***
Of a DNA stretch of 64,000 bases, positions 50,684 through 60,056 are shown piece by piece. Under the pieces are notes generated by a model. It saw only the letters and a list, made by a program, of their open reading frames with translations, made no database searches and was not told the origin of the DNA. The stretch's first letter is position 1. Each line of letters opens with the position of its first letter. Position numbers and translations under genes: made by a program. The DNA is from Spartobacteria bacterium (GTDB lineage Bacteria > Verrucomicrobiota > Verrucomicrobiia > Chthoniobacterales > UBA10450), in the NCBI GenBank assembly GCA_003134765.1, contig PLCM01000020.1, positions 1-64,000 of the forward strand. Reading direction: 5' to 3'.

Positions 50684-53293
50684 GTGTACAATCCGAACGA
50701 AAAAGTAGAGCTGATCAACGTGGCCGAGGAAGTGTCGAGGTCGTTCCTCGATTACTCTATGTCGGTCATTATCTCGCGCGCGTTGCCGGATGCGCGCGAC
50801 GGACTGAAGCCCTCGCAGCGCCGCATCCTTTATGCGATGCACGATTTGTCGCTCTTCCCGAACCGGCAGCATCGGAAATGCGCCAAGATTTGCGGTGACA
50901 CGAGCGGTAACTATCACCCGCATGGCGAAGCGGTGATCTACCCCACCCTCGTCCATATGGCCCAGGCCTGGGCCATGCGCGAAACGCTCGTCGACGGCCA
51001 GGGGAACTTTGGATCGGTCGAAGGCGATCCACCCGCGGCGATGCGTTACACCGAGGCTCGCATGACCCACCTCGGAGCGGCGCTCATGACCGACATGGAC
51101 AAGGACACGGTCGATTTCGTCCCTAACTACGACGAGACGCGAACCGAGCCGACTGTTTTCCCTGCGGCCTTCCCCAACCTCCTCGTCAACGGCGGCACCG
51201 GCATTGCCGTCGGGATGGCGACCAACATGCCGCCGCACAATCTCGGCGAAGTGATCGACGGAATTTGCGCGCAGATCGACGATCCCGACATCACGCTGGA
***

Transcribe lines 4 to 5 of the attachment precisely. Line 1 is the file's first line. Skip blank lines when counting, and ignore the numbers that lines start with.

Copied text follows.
50701 AAAAGTAGAGCTGATCAACGTGGCCGAGGAAGTGTCGAGGTCGTTCCTCGATTACTCTATGTCGGTCATTATCTCGCGCGCGTTGCCGGATGCGCGCGAC
50801 GGACTGAAGCCCTCGCAGCGCCGCATCCTTTATGCGATGCACGATTTGTCGCTCTTCCCGAACCGGCAGCATCGGAAATGCGCCAAGATTTGCGGTGACA